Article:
GPIB to USB Interface, Elektor 2012-11

Anders Gustafsson was so friendly, and has programmed in a good style a GPIB to USB converter presented in the magazine Elektor 2012-11. The whole thing is much cheaper than commercial circuits, for hobby purpose.

Unfortunately, by not using a GPIB bus driver, it is only possible to connect not more than 4 GPIB device. The PIC18F2553 CPU can deliver up to 200 mA at the I / O ports in total. Per output, but it should not be more than 8.5 mA in order not to exceed the voltage of 0.6 V for the LOW level. With IEEE-488 GPIB standard, each device on the bus has a termination 3 KOhm resistor to +5V and 10 KOhm to 0V.

/!\ The newer PIC18F2553 has a 12 bit A/D converter, instead of 10 bit in the PIC18F2550.

Development Software

You need from http://microchip.com the development software MPLAB X IDE version 1.60 or higher.

You need from http://microchip.com the USB Framework for PIC18 from the Microchip Libraries for Applications (MLA version 2.9), please see at Links.

You need a programmer, I have bought a PICkit3 clone. This programmer, allows also single stepping the program. Just the USB enumeration in the host computer does not work in this case, or needs a special handling, which I do not know yet.

* Follow the instructions in file readme.txt from Anders Gustafsson to include the USB library.

In the folder microchip_solutions_xxx/USB/Device - CDC - Basic Demo make a copy of the folder Firmware to Firmware_GPIB. In folder Firmware_GPIB edit file HardwareProfile.h as mentioned in file Pic2550.txt, but change the number 2550 to 2553 if this CPU is used.

Set in the Project Properties the Device to PIC18F2553.

You are using the project USB/Device - CDC - Basic - Demo. Unfortunately, if you open this project in MPLAB X you get an Project Loading Error with the text: "Some of the files in this Project "MPLAB" contain spaces or odd characters in their name or their path. This could potentially cause issues during the build process. This is a limitation of GNU Make tool that we use as part of our build process. Removing spaces from all file and folder names included in this project will eliminate this potential issue."
So I tried to rename all folder and file names to remove the spaces.

In the project folder Linker Files you need the file rm18f2553_g.lkr which can be found in path USB/Device - Bootloaders/HID/Firmware - PIC18 Non-J/Linker files for applications of package MLA.

In the folder Firmware_GPIB copy the file main.c to folder MPLAB.X and modify according to the readme.txt file from Anders. To my surprise 2 header files from Microchip must have a different path, in order to be found:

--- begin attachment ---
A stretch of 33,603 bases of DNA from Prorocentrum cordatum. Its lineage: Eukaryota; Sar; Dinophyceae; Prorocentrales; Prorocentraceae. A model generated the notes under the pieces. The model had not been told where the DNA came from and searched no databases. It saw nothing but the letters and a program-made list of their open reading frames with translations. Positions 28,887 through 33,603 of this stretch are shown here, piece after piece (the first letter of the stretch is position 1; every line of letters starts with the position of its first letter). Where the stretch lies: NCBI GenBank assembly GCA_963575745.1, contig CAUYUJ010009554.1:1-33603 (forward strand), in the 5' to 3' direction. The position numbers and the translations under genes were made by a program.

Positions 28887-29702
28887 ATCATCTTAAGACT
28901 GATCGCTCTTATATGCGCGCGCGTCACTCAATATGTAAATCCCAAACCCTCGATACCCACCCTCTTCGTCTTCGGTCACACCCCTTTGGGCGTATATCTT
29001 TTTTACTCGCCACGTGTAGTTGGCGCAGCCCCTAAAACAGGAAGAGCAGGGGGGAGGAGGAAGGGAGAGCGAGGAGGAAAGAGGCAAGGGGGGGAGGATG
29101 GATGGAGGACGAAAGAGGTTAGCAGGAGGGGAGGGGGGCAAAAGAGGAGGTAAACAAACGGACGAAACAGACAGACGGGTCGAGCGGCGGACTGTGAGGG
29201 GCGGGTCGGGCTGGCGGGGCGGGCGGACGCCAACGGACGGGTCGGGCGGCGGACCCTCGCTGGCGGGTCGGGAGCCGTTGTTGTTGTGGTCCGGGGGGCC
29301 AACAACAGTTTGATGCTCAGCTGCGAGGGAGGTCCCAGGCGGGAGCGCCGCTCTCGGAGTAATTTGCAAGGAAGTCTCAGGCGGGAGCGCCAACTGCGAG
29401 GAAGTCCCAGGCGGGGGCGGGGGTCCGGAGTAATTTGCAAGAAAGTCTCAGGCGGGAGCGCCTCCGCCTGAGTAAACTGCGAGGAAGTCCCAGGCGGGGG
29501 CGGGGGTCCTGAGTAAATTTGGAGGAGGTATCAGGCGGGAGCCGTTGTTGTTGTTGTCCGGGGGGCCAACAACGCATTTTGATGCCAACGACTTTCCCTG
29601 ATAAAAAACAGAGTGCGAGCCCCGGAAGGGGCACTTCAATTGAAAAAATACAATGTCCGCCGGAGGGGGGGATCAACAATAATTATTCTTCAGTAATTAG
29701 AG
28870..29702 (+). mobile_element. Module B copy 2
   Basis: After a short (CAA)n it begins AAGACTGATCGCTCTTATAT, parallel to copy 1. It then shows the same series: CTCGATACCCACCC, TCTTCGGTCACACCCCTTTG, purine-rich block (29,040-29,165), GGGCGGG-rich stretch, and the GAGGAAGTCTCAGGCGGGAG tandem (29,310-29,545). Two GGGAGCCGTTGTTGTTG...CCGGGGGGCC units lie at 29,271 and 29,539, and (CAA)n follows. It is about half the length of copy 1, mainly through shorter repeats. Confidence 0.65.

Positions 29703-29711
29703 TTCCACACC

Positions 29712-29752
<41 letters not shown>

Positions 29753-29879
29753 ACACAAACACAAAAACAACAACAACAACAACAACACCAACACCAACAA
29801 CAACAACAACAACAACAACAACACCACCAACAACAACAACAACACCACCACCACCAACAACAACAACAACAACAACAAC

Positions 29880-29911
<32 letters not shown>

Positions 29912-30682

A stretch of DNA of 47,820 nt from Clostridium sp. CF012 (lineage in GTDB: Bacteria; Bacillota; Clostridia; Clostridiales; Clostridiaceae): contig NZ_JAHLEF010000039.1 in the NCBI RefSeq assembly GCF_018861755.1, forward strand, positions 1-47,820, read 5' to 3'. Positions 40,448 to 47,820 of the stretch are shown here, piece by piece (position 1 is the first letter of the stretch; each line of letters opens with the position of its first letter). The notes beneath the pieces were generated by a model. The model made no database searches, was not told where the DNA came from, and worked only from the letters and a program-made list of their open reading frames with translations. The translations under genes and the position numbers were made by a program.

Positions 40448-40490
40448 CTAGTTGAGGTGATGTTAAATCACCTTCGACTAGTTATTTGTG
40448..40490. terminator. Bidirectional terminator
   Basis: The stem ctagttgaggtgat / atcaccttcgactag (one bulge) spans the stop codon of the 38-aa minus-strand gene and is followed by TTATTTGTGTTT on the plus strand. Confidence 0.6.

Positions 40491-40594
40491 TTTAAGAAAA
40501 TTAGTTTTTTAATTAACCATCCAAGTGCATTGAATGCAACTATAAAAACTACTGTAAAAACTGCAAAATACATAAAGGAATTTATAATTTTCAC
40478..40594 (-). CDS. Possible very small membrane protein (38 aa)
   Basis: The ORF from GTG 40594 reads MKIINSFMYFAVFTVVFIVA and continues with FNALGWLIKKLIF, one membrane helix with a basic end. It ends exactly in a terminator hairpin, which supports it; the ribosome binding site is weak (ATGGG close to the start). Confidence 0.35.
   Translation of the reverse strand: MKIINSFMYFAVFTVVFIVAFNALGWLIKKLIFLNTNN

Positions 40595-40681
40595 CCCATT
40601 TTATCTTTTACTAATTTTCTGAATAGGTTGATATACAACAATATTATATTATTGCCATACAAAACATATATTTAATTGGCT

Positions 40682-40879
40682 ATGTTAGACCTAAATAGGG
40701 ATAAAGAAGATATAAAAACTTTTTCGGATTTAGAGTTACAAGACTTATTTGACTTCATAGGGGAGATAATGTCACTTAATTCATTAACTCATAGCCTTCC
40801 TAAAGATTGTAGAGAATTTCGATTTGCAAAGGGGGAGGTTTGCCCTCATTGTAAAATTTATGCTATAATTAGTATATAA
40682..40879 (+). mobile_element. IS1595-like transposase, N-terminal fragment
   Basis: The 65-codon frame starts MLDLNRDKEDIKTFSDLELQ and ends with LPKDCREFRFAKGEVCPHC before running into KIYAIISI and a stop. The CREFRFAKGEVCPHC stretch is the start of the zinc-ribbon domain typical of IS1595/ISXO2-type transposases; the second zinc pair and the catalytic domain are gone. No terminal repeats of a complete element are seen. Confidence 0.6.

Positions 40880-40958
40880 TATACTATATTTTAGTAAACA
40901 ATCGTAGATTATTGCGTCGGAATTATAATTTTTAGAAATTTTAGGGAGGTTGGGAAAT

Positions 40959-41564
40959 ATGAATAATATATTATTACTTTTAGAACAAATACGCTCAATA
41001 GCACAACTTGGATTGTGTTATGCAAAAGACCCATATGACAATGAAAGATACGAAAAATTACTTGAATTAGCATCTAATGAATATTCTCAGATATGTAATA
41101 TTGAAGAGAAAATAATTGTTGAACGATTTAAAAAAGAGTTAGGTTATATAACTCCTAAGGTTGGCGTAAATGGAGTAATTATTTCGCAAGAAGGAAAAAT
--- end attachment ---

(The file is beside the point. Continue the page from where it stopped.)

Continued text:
//#include "./USB/usb.h"
//#include "./USB/usb_function_cdc.h"
#include "USB/usb.h"
#include "USB/usb_function_cdc.h"

The USB header files are in path Microchip/Include/USB of MLA.

Then change in Project/Source Files the file main.c to the copy in folder Firmware_GPIB.

Simplified Hardware

If you buy all parts for this project individual, it is easy to exceed 70 EUR.

In order to make it a bit cheaper, I ordered the USB Bit Whacker - 18F2553 PTH Kit, the GPIB plug and the resistors for less than 35 EUR, please see at Links.

/!\ The 6 pin programmer connector has the pin 1 marking (square pad) on the wrong side.

The 330 Ohm resistors for the LED's D2 and D3 should not be soldered, in order to avoid the strong pullup on the GPIB lines. Also the resistor R1 and momentary switch S2 (PRG) should not be soldered, because of the same reason.

For debug use, R3 (330 Ohm) could be connected to the PIC processor on pin 2, which is not used this application. So, you can signal with the red LED like:

    // flash red LED on RA0 (pin 2) for test
    ADCON1 |= 0x0F;     // use digital output
    TRISA = 0xfe;       // was 0xff, change for red LED
    LATA |= 0x01;
    Delay1KTCYx(1000);
    LATAbits.LATA0 = 0;

On the left picture you can se the assembled kit of the USB Bit Whacker, on the right picture the PIC board mounted on an adapter board to the GPIB plug, plus the pull-up and series resistors for the bus. The adapter board was once made to hold an Arduino Nano3 module.

attachment:GPIB_USB_PIC_UBW_DSC04996.jpg

attachment:GPIB_USB_PIC_plug_DSC05002.jpg

In order to sees something of the diagram here as a PNG file. Plus a PDF file for better printout GPIB_PIC_Adapter.pdf.

attachment:GPIB_PIC_Adapter.png

Converter Firmware

The actual source code for the firmware of the converter can be downloaded at a page of the author, please see at Links.

Test of the circuit

In order to test the basic function of the program and the interface, you need a terminal program. May I suggest PUTTY (freeware) for Linux and Windows. For MAC OS X I use CoolTerm (freeware).

The baud rate is not important in this case, because there are no real serial/parallel converters in action, which has to be synchronized.

PUTTY Parameters, Session:
  Connection Type: serial
  Serial line: COMx (x = USB Serial Emulation Nummer, z.B. 6)
  Speed: 38400

Keyboard input (blind, no Echo): "++ver", strg"J" (upper case I, Control+J = LineFeed)

Answer, or similar:
GPIB-USB version 9.12 - www.dalton.ax/gpib

or in MAC OS X use program CoolTerm, which finds the serial port,
   in this case "/dev/tty.usbmodem5d21"

All that was tested under Virtual Box V.4.2.18 in MAC OS X 10.8.5

* PIC based USB to GPIB adapter, with drivers

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-- RudolfReuter 2013-10-21 16:50:44


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GPIBtoUSB_PIC (last edited 2014-02-09 19:21:43 by RudolfReuter)